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Primo Amore (2004)

2.8 out of 5 stars 6 customer reviews

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Editorial Reviews

An artist's strange obsessions take a grim toll on the woman he's fascinated with in this drama from Italy. Vittorio (Vitaliano Trevisan) is a jewelry designer who is set up on a blind date with Sonia (Michela Cescon), a attractive woman whose figure is slightly zaftig but well proportioned. Over the course of their date, Vittorio, an obsessive artist who doesn't do well in contact with others, tells Sonia, who is close to few people besides her brother, that he would be more interested in her if she lost some weight. Sonia is miffed at Vittorio's blunt statement, but he persuades her to spend more time with him, and as she grows fond of him, she accepts his offer to move in with him. Soon, Vittorio has put Sonia on a strict regimen of diet and exercise, in a bid to reduce her weight; as he becomes increasingly obsessed with her body, her hunger and exhaustion begin to cause hallucinations, and soon she can no longer tell what around her is real and what is imagined. ~ Mark Deming, Rovi

Special Features

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Product Details

  • Actors: Michela Cescon, Vitaliano Trevisan, Roberto Comacchio, Alberto Re, Paolo Capoduro
  • Directors: Matteo Garrone
  • Writers: Vitaliano Trevisan, Matteo Garrone, Marco Mariolini, Massimo Gaudioso
  • Producers: Domenico Procacci, Laura Paolucci
  • Format: Multiple Formats, Closed-captioned, Color, NTSC, Subtitled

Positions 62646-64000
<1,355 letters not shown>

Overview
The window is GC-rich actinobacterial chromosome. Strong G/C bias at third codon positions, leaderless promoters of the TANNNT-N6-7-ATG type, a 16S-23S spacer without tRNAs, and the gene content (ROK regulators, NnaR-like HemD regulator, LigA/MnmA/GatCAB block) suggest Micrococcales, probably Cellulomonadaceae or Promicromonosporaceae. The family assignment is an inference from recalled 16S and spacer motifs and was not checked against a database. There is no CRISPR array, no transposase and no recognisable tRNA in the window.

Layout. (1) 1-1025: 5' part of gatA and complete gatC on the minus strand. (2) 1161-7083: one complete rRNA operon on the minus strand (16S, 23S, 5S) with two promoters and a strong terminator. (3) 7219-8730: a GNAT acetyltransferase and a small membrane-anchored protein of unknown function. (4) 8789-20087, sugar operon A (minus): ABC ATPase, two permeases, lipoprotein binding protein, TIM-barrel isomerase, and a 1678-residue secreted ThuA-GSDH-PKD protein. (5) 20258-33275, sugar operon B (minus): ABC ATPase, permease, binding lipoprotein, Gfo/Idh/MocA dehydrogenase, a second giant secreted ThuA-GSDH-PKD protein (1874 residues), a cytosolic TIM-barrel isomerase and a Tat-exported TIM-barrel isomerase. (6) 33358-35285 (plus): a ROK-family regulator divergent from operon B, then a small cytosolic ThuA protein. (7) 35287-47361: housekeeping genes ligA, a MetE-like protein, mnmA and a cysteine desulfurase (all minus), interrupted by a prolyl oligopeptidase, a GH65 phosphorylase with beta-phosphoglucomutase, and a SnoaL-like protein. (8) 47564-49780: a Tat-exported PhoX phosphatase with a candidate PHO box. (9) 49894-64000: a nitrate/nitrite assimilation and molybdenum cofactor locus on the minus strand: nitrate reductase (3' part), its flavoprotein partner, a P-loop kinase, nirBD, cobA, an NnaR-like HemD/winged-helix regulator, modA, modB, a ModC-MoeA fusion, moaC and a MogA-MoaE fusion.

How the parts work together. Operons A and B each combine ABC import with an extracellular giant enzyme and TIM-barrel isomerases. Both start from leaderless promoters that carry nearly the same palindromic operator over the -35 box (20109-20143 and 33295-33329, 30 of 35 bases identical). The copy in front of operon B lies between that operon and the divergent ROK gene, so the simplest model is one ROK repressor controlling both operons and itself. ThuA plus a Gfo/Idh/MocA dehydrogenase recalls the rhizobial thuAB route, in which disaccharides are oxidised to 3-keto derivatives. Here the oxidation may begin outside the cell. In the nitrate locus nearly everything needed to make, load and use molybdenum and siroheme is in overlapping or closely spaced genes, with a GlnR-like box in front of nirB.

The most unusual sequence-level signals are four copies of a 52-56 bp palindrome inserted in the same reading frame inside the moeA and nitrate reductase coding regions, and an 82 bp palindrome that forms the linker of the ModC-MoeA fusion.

• Language: Italian
  • Subtitles: English
  • Region: Region 1 (U.S. and Canada only. Read more about DVD formats.)
  • Number of discs: 1
  • Rated:
    Unrated
    Not Rated
  • Studio: Strand Releasing
  • DVD Release Date: August 16, 2005
  • Run Time: 94 minutes
  • Average Customer Review: 2.8 out of 5 stars  See all reviews (6 customer reviews)
  • ASIN: B0009HBPEY
  • Amazon Best Sellers Rank: #201,476 in Movies & TV (See Top 100 in Movies & TV)
  • Learn more about "Primo Amore (2004)" on IMDb

Customer Reviews

Top Customer Reviews

By K. Harris HALL OF FAMETOP 50 REVIEWER on February 24, 2007
Format: DVD
Just hearing the plot of "Primo Amore," without any preconceived notions, I suspected this film was for me. I enjoy stories of psychological torment (yikes, maybe I need professional help), and this film has a premise that is both topical and relevant in today's appearance obsessed culture. Writer/director Matteo Garrone has crafted an interesting, unpleasant and creepy tale of obsession and love. Focusing on one man's concept of perfection, the film details one woman's attempt to meet that need--despite any consequences.

The film begins as we are introduced to Vittorio, a goldsmith played by Vitaliano Trevisan. He is meeting Sonia (Michela Cescon) who has just arrived for a first date after some form of long distance communication. Hoping for a love connection, Sonia is immediately disappointed that Vittorio is looking for someone thinner. The irony is that Sonia is a lovely and healthy woman, full of life, and confident enough with herself to be a nude art model. The two share a drink, and Vittorio is intrigued by Sonia--though with her weight "problem," he expects any attempt at a relationship would end in disaster. Despite his misgivings, he pursues Sonia and as the two embark on a relationship--he gets Sonia to go on a strict diet.

The psychological process that begins as Sonia accepts her new role in Vittorio's life is chilling and believable. The two end up isolating themselves, and this obsessive tale of love turns darker by the moment. The film doesn't shy away from showing Sonia's physical and mental deterioration, and it is harrowing and heartbreaking. There seems to be nowhere that this tale can go, and everything seems to be leading to an unpleasant, but necessary, conclusion.